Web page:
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OK cracking myself up with the title, there. <img alt="" class="inlineimg" src="http://www.mothering.com/discussions/images/smilies/lol.gif" style="border:0px solid;" title="lol"><br><br>
The little one has been a night owl since the day she was born. She was born at 5 am and frequently would be up and down all night until that hour when she was a newborn. After 5 am, she's always slept beautifully and soundly. We've had various ups and downs since then, especially around teething, but it has worked out fairly well since dh and I are night owls too. We're comfortable going to bed at midnight, and later isn't so bad if necessary.<br><br>
However, lately she has taken to fighting sleep and things are getting pretty ugly as far as sleep deprivation goes. She takes good naps during the day but night time is ridiculous. She'll go to sleep at 11 pm, but inevitably will wake up at 1 and stay up until 4 or 5. So I thought ok, maybe she thinks the 11 o'clock sleep is a nap, so I'll keep her up through it. No difference. In fact, there seems to be no pattern at all to when she naps vs when she goes to bed. She wants to go to bed at 4:30 am, and even if she is EXHAUSTED and has been up for 7 hours, she will kick and scream and fight to keep herself awake until then.<br><br>
We've tried nursing in bed, nursing in a chair, nursing and then pacing, nursing then pacing with daddy, pacing with daddy then nursing, sitting and staring into space...in each case she will start to fall asleep, then literally start slapping herself and me to wake up.<br><br>
I'm sure it's just a phase, but any tips on making it a short phase???
 

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<div>Originally Posted by <strong>BelgianSheepDog</strong> <a href="/community/forum/post/7930732"><img alt="View Post" class="inlineimg" src="/community/img/forum/go_quote.gif" style="border:0px solid;"></a></div>
<div style="font-style:italic;">We've tried nursing in bed, nursing in a chair, nursing and then pacing, nursing then pacing with daddy, pacing with daddy then nursing, sitting and staring into space...in each case she will start to fall asleep, then literally start slapping herself and me to wake up.</div>
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I'm thinking that she is actually not wanting to be awake, just needing more help to stay asleep. My LO (10 mos) does the slapping thing when she is falling asleep. I don't know what it is, but I have definitely found it to be right before she falls asleep. She also does a smacking sound with her mouth that she will do in the day also, but when she awakens at night as well (and goes right back to sleep).<br><br>
It is hard to recognize when they are trying to wake up and when they actually need to be put back to sleep. Lots of times DD will cry and sit up in bed, so DH gets her up and says "she was wide awake". But if I go in and nurse her, she goes right back to sleep. My guideline is the clock and what I know to be her normal sleep patterns. If she has only been in bed for an hour or so (for example), I never assume she wants to get up, and 99% of the time, she goes back to sleep.<br><br>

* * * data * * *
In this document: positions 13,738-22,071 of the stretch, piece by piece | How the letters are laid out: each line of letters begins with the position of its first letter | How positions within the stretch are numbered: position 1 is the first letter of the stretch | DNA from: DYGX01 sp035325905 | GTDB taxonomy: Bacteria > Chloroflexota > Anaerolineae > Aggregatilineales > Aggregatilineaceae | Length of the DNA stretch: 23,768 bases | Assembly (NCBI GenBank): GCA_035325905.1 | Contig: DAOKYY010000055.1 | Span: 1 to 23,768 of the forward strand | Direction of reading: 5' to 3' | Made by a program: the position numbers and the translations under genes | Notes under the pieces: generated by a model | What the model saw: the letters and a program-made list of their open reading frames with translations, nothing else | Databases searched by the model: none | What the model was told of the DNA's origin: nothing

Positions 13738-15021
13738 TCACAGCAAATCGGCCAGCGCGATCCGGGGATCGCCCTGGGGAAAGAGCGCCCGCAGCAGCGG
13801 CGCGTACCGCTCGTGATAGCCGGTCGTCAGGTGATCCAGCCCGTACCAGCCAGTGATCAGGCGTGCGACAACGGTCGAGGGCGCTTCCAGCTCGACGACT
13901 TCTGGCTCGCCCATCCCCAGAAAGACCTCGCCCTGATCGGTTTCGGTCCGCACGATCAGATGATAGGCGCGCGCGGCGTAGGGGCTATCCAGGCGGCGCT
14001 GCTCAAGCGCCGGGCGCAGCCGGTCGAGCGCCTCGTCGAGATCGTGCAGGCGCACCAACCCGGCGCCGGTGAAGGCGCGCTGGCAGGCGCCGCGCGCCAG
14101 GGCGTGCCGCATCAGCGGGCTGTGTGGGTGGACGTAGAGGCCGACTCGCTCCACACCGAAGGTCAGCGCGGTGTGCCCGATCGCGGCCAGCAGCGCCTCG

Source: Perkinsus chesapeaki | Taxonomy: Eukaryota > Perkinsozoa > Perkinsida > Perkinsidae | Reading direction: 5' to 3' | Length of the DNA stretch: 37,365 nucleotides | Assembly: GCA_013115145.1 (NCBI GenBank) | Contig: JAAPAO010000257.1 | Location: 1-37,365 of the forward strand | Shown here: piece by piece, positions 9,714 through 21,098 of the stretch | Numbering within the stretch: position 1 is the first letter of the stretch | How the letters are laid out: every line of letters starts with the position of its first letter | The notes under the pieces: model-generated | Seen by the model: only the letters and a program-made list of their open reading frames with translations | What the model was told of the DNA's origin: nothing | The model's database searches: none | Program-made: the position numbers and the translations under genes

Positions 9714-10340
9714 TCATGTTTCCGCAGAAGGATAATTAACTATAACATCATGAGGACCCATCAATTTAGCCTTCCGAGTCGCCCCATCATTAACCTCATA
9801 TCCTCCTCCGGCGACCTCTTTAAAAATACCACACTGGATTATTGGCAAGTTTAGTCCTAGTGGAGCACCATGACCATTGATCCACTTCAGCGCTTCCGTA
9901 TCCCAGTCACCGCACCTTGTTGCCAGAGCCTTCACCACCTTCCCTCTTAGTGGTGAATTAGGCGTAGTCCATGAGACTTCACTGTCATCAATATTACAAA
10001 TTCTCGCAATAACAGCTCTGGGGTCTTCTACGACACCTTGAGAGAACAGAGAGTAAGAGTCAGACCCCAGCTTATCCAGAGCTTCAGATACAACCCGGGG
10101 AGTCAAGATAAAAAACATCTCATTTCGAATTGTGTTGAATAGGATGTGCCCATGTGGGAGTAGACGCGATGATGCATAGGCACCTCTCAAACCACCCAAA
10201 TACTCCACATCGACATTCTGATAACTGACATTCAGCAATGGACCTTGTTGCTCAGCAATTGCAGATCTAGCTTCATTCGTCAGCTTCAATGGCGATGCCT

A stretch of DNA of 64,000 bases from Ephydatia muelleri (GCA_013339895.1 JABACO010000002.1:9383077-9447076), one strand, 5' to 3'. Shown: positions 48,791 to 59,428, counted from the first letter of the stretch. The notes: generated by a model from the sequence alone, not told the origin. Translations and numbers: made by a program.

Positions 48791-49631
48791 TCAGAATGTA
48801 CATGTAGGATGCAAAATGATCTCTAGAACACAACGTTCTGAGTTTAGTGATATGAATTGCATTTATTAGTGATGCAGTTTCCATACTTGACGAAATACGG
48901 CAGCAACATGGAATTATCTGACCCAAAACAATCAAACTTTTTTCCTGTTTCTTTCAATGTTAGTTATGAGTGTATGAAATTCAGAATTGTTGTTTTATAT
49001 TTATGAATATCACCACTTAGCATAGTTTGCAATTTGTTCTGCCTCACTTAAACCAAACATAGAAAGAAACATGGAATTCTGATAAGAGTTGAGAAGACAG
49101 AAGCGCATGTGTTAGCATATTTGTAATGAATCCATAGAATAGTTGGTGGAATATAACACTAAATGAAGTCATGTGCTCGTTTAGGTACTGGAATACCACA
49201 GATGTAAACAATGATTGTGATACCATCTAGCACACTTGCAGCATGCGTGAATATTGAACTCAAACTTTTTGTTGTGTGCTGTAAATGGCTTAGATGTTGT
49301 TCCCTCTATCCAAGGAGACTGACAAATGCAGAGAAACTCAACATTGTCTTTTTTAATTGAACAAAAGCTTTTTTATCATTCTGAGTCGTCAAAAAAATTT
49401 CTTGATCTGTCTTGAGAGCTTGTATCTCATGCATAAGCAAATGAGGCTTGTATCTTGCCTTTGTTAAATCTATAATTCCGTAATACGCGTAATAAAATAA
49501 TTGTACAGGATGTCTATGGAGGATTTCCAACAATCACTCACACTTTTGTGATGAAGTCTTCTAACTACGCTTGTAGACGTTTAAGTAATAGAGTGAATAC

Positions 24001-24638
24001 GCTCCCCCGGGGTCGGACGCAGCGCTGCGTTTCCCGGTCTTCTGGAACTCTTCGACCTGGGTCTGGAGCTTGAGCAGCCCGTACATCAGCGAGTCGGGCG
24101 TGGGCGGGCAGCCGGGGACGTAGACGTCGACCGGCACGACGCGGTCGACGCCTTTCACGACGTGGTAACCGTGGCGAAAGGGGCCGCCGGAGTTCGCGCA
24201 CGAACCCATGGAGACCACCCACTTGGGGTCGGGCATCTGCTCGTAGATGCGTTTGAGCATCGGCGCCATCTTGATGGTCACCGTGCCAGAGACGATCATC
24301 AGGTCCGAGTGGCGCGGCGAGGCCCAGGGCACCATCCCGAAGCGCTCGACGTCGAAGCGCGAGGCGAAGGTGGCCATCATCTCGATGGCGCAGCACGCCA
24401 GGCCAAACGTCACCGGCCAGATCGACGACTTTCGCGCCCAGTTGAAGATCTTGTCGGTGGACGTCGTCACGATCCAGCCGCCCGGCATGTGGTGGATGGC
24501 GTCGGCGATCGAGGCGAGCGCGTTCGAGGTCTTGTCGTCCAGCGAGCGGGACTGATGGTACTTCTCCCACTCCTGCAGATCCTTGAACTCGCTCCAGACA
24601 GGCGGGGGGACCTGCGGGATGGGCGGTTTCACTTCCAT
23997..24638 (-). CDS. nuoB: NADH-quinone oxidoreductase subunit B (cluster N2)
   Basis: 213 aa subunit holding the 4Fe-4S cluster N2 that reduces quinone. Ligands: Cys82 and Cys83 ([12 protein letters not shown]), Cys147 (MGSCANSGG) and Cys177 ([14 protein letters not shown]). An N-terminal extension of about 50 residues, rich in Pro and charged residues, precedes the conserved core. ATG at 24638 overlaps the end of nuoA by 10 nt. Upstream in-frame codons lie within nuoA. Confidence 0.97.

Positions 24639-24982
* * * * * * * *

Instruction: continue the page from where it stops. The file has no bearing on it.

I would just say to stay calm and keep nursing when she does these things. Even if it seems that she is wide awake, try assuming that she is actually not waking up, but trying to fall back asleep. I'm not sure the best way to explain it. But definitely DON'T: start talking, turn on the light, make sudden movements, etc. Stay in "going to sleep" mode as long as it takes, if you know she is tired.<br><br>
On the other hand, if it is close to her bedtime but she is fighting it, sometimes a change of scenery helps. Go in another room for 1/2 hour or so, then try again. (I find this especially true if we have been playing in DD's room. It's hard to transition from play to sleep when you're in the same room. She needs more of a "marker" to tell her it's time to go to bed.) Play soothing music, read a story, anything to help her think about sleep. And try to be somewhat consistent.<br><br>
Hopefully someone else will have more suggestions. That is just my hunch.
 

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<img alt="" class="inlineimg" src="http://www.mothering.com/discussions/images/smilies/hug.gif" style="border:0px solid;" title="hug"><br><br>
No advice, just sympathy. All three of mine were/are nightowls. I once complained and my dh once sarcastically said, "I have no idea who they get that from!" <img alt="" class="inlineimg" src="/img/vbsmilies/smilies/Sheepish.gif" style="border:0px solid;" title="Sheepish">:<br><br>
Have you ever read Mary Sheedy Kurcinka's Sleepless in America? It's a great read for everyone, IMO <img alt="" class="inlineimg" src="http://www.mothering.com/discussions/images/smilies/hug.gif" style="border:0px solid;" title="hug">
 

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That doesn't sound like fun at all, but I am really impressed that you were able to put a funny title on it <img alt="" class="inlineimg" src="http://www.mothering.com/discussions/images/smilies/lol.gif" style="border:0px solid;" title="lol"><br><br>
I think leila1213 is right on. I would also add that when my dd fights sleep (and she does, including hitting herself and me, and more recently, holding one eye open with her fingers!) but really needs to go to sleep, the only way I have found is to basically physically restrain her. If we are nursing, I wrap my legs around hers and hold her hands still. If that doesn't work or if we are not nursing, I wear her in the wrap (seems to be the most restrictive carrier IMO), tuck her hands under each of my arms, and pace. If worst comes to worst, I pull out the Dustbuster (softer white noise like a fan sometimes doesn't do it).
 
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